Communication tools need to come into effect to understand what the barrier was for the patient’s lack of return and if it was a financial one. Communication about financial responsibility should include dialogue between patient and practice. If a central billing office calls the patient to collect, there is no connection or personalization. They’re disconnected from where the actual care took place. It’s integral to integrate clinical, business and patient engagement cycles to have coordinated messages.

Patients often give up and then don’t show when they can’t get in touch with the practice or face a financial hurdle. It’s important for the patient to be heard by the practice. It comes down to providing more than just clinical care—it’s about providing customer-service.

Adoption

When the status quo is challenged, there’s always a level of pushback. A way to have both practices and patients adopt new technology is to fit it into their current workflows and daily schedules and add convenience.

The overarching goal is a simple one. Let’s end the dreaded (and inefficient) game of phone tag.

Maximizing Your Staff Time

Without automated tools, staff must call patients during the workday for appointment reminders meaning they can’t focus their time on the current in-office patients. When patients come in for care, it extends beyond just seeing the doctor. Patients often need to schedule a follow-up, go through billing conversations and understand their treatment plan. A good medical practice will make sure the patient has multiple touchpoints with office staff to make sure all the information is conveyed. If staff is on the phone making calls, this creates a barrier and detracts from the in-office patient experience.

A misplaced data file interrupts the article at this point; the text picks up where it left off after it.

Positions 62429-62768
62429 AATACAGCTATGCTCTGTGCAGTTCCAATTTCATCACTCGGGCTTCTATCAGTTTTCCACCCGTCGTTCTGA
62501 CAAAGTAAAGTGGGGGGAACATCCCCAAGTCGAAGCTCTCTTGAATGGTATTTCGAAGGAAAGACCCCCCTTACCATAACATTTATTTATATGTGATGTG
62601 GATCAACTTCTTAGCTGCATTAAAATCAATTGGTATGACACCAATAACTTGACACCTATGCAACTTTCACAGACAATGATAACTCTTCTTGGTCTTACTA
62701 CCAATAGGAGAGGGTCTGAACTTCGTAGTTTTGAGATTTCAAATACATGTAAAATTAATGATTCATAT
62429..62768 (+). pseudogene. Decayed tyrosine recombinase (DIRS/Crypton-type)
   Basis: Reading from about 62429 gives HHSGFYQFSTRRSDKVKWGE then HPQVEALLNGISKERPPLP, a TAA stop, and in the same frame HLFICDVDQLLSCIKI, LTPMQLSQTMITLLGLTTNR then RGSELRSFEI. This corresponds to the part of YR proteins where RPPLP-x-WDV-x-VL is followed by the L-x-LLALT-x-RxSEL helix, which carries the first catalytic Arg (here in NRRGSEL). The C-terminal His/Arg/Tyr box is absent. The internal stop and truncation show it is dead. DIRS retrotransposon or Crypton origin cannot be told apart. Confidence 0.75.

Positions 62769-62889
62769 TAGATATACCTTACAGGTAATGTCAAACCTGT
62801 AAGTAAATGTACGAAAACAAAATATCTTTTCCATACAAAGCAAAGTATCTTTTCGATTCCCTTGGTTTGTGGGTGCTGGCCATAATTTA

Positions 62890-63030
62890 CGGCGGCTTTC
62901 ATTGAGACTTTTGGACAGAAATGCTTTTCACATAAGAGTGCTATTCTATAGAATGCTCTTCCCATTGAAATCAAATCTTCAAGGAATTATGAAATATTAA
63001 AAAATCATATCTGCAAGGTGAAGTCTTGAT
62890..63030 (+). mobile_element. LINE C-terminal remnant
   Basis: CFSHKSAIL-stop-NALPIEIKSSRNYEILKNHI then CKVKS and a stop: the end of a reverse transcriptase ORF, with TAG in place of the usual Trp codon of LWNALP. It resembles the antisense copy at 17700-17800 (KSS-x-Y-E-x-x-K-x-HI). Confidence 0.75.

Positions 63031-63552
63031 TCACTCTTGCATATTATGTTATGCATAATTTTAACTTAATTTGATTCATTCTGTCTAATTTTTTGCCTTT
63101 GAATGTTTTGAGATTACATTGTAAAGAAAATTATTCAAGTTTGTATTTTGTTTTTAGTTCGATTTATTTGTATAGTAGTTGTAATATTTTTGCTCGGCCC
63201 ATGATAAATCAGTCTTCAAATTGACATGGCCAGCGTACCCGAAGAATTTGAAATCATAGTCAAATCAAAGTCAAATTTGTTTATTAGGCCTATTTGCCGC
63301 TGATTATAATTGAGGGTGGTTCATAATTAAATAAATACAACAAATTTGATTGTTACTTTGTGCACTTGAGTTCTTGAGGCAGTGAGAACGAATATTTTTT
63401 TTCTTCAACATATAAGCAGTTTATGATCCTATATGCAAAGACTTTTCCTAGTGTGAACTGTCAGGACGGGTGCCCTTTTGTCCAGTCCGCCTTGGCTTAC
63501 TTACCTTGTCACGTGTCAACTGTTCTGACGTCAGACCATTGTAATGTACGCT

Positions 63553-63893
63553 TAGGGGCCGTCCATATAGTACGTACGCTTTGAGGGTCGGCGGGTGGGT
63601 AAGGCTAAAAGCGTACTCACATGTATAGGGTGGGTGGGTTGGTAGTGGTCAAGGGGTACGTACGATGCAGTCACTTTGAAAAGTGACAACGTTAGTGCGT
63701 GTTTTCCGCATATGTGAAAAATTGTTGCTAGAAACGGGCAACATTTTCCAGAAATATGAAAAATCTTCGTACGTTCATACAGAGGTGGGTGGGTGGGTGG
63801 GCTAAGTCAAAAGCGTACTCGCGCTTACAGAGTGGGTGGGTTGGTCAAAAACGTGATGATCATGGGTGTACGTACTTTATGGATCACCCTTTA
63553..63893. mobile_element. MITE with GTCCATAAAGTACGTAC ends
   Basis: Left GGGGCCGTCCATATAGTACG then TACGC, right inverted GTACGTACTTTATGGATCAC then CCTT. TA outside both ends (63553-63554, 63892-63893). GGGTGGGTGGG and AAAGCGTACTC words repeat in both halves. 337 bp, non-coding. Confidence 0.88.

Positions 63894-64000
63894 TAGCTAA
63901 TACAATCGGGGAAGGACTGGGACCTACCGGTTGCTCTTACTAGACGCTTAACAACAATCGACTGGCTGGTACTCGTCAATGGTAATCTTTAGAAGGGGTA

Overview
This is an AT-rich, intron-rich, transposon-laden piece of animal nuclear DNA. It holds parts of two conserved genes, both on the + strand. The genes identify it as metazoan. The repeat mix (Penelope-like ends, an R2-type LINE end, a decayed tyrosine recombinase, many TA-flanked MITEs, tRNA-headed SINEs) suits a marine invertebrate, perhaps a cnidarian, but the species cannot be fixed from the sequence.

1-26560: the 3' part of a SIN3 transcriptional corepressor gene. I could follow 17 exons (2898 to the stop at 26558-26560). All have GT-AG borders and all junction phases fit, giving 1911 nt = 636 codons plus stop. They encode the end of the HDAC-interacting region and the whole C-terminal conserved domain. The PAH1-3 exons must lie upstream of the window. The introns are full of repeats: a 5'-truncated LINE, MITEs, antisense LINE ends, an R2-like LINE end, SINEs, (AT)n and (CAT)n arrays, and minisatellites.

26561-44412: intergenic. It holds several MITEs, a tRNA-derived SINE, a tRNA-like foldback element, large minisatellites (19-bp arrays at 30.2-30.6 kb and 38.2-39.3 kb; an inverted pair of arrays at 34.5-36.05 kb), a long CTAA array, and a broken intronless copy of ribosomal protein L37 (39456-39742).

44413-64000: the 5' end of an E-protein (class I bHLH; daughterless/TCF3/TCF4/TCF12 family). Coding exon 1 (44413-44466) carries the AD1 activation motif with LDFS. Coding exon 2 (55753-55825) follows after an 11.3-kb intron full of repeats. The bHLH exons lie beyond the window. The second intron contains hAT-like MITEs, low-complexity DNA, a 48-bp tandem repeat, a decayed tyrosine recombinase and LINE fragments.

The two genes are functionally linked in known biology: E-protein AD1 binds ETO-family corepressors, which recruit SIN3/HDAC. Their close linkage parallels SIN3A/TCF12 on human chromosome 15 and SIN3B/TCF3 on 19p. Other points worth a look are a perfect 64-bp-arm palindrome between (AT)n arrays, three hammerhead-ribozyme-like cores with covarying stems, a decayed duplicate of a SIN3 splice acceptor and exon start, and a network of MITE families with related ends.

Practices that use the right combination of automation and personal, human touch, excel at engaging practices. Take a standard automated text reminder for instance. The initial message and response to the patient may be automated, but the staff can actually respond back if needed via text or can help triage if a call is needed. There should still be a person on the other end. Technology should help to augment efficiency, but it is not a replacement for personal touch.

Starting the process of adding patient engagement tools to your practice.

So how do you start the process of evaluating and rolling out digital patient engagement technology? This can certainly seem overwhelming.

Here are some tips to start.

  • Determine the right people who should be involved in the evaluation and vetting process.
  • Decide on a champion at the practice to help successful adoption.
  • Figure out how patients interact with your healthcare organization currently.
    • Ask: What do we currently do? Do we have current automation? How mobile-friendly are we?
  • What patient touchpoints are the most important and why?
  • How do we measure success once automated tools are implemented?